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Comic Review: The Complete Major Bummer Super Slacktacular
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Henchman21   |  @   |  
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The Complete Major Bummer Super SlacktacularThe Complete Major Bummer Super Slacktacular
Written by John Arcudi
Art by Doug Mahnke
Inks by Tom Nguyen
Colors by Carla Feeny
Letters by Willie Schubert
Dark Horse Comics
Released September 27, 2011
Price $29.99

I’m constantly amazed when comics publishers re-release material originally published by a different company. Such is the case with The Complete Major Bummer Super Slacktacular from Dark Horse Comics. Major Bummer was originally published by DC Comics from 1997 to 1998, lasting just 15 issues. The series was written by John Arcudi (BPRD, The Mask), with art by Doug Mahnke (Green Lantern, also The Mask). Major Bummer was released at a time when DC was experimenting with different kinds of books (see also: Young Heroes in Love) and is a title that you would never see from them today. It’s very cool to look back and see books created when DC and Marvel were more willing to take a chance on books that take the superhero genre in new directions, which is what we get from Major Bummer.

Major Bummer is the story of Lou Martin, your stereotypical 90’s slacker. He’s got a crummy job, a crummy apartment, and he’d rather watch TV than get involved with anything. All of that changes when a couple of aliens implant technology in him that makes him super strong and occasionally super smart. Due to a name switch-up, the technology that was supposed to go to a civic-minded individual was put in the body of Lou, and he is less than impressed with the fact that he is now expected to go out and stop crime, protect citizens, and be your basic DC superhero. From there, he is forced to fight a variety of goofy villains in hilarious situations.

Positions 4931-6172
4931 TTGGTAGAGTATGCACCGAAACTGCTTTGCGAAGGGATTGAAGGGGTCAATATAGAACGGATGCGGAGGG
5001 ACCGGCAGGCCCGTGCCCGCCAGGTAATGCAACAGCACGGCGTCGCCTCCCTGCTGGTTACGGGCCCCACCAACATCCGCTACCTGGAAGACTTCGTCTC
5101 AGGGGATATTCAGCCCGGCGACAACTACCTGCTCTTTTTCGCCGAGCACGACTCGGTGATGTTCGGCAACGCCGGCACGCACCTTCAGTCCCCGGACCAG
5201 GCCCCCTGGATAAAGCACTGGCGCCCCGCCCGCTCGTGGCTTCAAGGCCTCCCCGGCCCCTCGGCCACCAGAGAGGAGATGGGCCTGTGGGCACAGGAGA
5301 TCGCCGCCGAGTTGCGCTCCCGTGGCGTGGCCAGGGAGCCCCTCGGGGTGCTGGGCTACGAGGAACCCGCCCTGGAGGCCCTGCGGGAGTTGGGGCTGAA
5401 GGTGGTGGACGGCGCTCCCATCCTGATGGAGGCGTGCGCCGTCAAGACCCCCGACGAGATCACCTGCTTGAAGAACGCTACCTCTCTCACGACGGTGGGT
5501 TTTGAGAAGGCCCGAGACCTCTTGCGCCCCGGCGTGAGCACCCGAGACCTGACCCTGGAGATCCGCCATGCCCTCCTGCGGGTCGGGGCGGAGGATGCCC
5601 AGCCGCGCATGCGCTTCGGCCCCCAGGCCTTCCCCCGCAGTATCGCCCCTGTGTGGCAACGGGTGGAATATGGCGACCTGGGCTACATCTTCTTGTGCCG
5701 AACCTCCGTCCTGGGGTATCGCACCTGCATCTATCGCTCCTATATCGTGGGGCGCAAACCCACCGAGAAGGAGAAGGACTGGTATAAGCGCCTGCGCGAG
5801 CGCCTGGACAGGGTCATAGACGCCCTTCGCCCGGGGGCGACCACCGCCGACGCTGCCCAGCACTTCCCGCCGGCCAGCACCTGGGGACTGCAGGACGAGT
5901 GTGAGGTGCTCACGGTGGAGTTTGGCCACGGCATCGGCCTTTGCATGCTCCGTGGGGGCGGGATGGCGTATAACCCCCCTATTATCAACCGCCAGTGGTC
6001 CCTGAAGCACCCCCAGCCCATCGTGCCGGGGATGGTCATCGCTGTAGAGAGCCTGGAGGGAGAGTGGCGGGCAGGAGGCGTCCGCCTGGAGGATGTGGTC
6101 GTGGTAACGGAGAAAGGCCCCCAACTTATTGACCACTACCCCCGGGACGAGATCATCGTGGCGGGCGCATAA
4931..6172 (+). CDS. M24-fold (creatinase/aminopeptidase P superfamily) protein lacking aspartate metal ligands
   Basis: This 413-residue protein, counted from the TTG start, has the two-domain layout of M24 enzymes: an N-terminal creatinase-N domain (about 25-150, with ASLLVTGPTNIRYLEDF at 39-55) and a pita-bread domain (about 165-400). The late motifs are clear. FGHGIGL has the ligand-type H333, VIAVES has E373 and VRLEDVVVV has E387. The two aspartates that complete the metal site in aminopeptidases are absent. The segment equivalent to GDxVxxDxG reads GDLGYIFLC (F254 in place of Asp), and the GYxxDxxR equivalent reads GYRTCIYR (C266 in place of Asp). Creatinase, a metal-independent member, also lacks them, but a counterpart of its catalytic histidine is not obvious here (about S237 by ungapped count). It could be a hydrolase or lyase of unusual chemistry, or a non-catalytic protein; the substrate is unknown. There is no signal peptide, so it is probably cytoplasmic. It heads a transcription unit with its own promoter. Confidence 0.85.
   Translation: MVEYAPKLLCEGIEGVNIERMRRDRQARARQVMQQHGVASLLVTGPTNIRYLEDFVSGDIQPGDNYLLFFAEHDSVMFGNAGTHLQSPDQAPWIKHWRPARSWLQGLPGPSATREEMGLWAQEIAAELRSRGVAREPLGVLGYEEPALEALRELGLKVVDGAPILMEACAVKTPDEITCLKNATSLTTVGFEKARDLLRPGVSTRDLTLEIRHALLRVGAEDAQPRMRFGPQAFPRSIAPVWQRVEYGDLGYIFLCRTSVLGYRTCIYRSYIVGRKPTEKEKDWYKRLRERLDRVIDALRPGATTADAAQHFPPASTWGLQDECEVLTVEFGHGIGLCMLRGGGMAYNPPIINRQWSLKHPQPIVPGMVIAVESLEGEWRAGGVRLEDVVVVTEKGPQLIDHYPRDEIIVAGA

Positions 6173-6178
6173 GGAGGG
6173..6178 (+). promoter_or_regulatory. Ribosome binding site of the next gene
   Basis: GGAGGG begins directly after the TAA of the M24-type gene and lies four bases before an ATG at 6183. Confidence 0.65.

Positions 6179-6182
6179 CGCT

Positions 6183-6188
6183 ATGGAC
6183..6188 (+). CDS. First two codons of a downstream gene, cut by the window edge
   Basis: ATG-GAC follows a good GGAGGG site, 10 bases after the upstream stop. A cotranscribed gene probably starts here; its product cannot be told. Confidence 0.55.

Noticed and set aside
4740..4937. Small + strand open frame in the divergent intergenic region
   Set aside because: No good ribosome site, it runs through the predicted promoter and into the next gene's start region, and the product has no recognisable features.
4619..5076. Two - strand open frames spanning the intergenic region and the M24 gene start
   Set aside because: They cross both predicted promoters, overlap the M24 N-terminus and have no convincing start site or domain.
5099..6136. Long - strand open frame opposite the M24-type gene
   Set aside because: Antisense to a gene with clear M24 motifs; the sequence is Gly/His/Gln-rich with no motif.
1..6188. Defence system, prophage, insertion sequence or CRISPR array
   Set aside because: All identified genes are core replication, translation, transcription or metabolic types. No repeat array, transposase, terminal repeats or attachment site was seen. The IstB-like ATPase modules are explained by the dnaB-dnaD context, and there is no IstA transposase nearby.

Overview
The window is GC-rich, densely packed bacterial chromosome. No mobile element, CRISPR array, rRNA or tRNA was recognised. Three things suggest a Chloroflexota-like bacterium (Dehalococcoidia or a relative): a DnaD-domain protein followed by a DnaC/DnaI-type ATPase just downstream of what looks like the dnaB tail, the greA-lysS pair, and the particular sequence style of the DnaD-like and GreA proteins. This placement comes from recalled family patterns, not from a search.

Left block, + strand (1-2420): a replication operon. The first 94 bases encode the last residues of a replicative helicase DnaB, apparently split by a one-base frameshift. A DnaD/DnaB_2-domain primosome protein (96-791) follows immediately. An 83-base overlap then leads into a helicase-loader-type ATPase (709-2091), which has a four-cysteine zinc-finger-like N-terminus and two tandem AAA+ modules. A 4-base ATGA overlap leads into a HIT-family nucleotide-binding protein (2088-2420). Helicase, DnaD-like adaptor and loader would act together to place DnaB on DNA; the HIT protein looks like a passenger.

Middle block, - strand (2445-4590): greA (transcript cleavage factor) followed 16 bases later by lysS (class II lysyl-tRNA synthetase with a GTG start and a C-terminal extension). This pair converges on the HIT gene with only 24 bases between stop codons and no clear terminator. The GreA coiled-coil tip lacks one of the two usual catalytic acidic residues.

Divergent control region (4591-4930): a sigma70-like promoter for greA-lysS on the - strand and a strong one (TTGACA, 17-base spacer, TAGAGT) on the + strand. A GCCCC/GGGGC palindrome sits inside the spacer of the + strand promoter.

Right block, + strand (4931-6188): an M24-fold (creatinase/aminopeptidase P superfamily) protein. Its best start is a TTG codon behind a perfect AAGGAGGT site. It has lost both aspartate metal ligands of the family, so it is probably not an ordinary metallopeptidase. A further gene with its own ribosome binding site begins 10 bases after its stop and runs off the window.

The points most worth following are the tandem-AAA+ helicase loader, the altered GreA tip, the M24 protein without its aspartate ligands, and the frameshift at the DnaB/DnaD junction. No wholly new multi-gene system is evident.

If you’re looking for a standard superhero story, you’re not going to get it here. Arcudi is not interested in telling that kind of tale. What you get here is a very unique take on the kind of superhero stories we’ve all read a million times before. This story was unique for its time, and still feels unique today. There is a dated feel to some of the references, and certainly the clothes of the 90’s make a bit of an embarrassing resurrection, but that’s to be expected. I mean, Superman had a mullet in those days and we’ve all done our best to try not to talk about it. Whoops, looks like I broke that rule. Anyway, it doesn’t matter that some of the references show their age, the story still feels fresh, especially in the face of superhero stories that are more and more reliant on the past. Major Bummer is kind of amazing in its ability to remain unique after all this time.

Reading Major Bummer, you can really see how Doug Mahnke has evolved as an artist. I’m not saying the art is bad here, but Mahnke’s style has definitely improved over time. His art is simpler here, less detailed than what it is these days. Mahnke has always been a great superhero artist, and you can see the groundwork for the artist he would become. It’s not his best work, but it is perfectly suited for the time in which this was created.

Overall, I was glad to have read Major Bummer. It was a book I had heard about when it was originally coming out but never picked up and thought I would never have the chance to actually read. It is a bit dated, but is in many ways as fresh today as it was fifteen years ago. If you’re a little tired of reading the same old superhero stories, this is well worth picking up. I give it a 4 out of 5.

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